‘We won’t risk club to chase Prem’, says Pirates supremo
Cornish Pirates chairman, Paul Durkin Photo SIMON BRYANT/PPAUK
7th July 2021
By Gareth Davies
Cornish Pirates chairman Paul Durkin says the club will not run the risk of financial ruin to realise their dreams of bringing Premiership rugby to Cornwall.
In an exclusive interview with the Voice, Mennaye Field chief Durkin also revealed that the club were, in the main, happy with the Rugby Football Union’s covid-19 recovery plan which was unveiled last week.
Main points for consideration from the Pirates’ point of view are that the Premiership will be expanded to 14 clubs at the end of next term, with one Championship club, subject to meeting strict criteria, elevated to dine at the top table of English rugby.
The following season, 2022- 23, there will be no promotion or relegation from the Premiership, but 12 months later, movement between the Premiership and Championship will be decided via a play-off with the winner, if they meet minimum standards, then duly promoted.
“We are not going to get into financial problems by trying to throw things at (winning promotion) only to not survive,” Durkin began. “We will play to win next season, but we are very much conscious that if we play and win, we might not be able to sustain a place in the Premiership for another couple of years.”
“That is the feeling of the club overall and that doesn’t mean that we are not ambitious because we very much are, but we will do things in an organised manner. We need to build a squad and we have been pretty good at maintaining a core of players. Our coaching staff led by Gav (Cattle) and Paves (Alan Paver) seem to be able to get the best out of the players and we now have the people in place to start building.”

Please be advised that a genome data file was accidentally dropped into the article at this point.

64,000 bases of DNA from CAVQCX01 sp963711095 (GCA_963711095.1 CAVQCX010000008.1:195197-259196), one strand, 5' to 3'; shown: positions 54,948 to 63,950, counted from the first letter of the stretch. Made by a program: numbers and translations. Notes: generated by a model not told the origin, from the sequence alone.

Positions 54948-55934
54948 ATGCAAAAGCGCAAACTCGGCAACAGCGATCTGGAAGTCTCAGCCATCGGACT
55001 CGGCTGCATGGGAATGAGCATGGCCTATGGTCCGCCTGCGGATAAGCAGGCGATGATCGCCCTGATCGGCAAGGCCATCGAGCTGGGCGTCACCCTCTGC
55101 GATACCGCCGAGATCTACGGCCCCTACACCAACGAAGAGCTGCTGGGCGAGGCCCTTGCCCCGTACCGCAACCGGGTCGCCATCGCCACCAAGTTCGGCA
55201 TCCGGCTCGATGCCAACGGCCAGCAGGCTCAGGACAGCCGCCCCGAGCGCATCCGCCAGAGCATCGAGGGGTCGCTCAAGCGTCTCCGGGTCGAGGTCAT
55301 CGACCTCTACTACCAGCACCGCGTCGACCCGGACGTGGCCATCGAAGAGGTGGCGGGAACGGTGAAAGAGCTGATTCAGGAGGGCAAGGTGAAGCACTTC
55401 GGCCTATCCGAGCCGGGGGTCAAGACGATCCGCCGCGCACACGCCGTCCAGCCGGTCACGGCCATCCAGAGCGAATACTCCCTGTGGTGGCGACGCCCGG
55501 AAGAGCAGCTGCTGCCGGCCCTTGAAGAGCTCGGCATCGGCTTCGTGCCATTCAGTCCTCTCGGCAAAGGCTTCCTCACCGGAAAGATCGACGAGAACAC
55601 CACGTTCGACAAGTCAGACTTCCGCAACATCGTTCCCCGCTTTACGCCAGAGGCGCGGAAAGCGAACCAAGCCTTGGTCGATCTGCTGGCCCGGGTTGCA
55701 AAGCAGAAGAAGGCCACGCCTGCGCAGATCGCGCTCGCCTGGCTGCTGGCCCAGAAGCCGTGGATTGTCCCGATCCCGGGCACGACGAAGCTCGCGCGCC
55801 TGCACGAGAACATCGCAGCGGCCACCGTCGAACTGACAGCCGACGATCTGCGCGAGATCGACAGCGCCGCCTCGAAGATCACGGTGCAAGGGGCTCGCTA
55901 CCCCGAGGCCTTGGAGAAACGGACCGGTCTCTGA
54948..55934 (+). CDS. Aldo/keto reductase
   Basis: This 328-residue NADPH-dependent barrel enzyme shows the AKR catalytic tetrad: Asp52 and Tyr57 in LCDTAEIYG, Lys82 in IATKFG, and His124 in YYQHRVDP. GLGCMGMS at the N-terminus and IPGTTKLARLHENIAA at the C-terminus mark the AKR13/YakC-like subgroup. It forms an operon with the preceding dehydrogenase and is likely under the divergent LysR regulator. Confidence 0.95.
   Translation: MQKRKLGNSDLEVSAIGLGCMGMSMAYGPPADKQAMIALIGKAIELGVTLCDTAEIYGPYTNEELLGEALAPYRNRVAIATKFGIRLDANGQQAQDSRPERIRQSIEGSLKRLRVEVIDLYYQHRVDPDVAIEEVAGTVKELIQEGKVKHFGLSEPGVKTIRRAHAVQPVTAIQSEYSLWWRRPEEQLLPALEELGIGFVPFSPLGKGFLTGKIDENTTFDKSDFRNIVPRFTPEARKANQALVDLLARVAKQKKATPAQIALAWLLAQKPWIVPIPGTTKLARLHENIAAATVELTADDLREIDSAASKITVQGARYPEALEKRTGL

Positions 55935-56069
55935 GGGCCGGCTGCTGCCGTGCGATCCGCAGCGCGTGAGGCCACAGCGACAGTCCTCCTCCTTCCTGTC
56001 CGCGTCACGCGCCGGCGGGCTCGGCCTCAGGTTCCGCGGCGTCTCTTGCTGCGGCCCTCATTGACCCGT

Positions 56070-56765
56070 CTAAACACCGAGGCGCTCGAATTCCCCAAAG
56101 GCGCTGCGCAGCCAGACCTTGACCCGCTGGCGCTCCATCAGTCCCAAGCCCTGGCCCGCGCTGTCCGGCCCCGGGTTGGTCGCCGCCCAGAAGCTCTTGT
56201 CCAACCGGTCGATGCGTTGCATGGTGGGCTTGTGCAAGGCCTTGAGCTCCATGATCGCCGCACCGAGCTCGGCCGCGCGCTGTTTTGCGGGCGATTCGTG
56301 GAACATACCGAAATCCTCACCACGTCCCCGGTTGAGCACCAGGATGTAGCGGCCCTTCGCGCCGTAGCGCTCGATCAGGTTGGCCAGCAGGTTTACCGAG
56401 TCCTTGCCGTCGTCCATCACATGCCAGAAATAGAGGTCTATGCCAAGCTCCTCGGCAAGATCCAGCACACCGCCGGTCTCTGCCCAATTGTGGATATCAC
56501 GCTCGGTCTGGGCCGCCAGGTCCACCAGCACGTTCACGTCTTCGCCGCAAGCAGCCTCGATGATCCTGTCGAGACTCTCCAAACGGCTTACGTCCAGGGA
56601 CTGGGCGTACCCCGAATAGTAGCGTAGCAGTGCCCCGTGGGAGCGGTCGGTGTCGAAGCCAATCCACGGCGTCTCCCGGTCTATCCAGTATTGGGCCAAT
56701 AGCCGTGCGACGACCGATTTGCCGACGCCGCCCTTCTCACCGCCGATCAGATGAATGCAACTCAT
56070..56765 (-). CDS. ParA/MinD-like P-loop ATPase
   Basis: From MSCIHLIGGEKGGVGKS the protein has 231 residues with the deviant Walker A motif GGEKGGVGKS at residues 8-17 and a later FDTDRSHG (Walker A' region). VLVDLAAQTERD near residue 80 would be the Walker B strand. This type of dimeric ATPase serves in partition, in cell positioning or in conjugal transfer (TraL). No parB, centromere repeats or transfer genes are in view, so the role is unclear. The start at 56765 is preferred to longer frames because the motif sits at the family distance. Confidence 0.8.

“Who knows if we will get there before 2024, but who would have thought that we would have beaten Saracens in the first game of the season? That shows that anything is possible, and I am confident that we have a plan to get to the Premiership.”
“Whether that plan is completely executed the way we want to do it will depend on lots of things, but we will be doing our best to make things happen”
Although the plans do give some form of clarity for how promotion and relegation will work in the short-term, Durkin says that the next few seasons for professional rugby is still a journey into the unknown.
He also revealed that the rugby’s power brokers in this country could be doing more, with Premiership Rugby Limited (PRL) key to these new plans after backing the RFU into a corner over the release of England qualified players.
“The RFU could be doing a hell of a lot more but I believe what has happened is that this whole plan hasn’t been solely driven by the RFU,” Durkin remarked.
“There has been a massive push from PRL because they have the RFU over a barrel in terms of England players. This means that PRL are much more likely to listen more, and this announcement has certainly been done in conjunction with PRL. It might not be everything PRL wanted, but it has gone quite a bit of the way down the line to what they need.”
“There is also speculation that PRL want to go to 16 clubs with two conferences of eight. That would mean that there would be a real carrot for the full-time professional teams in the Championship to go for it, although that probably wouldn’t be announced until after the 2024 season.”
“But if you think about it, the fully professional clubs currently like Ealing, us, Doncaster, Coventry, Jersey, three of those five could find themselves up with the existing 13 Premiership clubs.”
“All we can do is play the cards we are dealt and at the moment, that looks like one team going up to the Premiership next year, if they meet the criteria, and there will play-offs in two years , so we will just see how it goes.”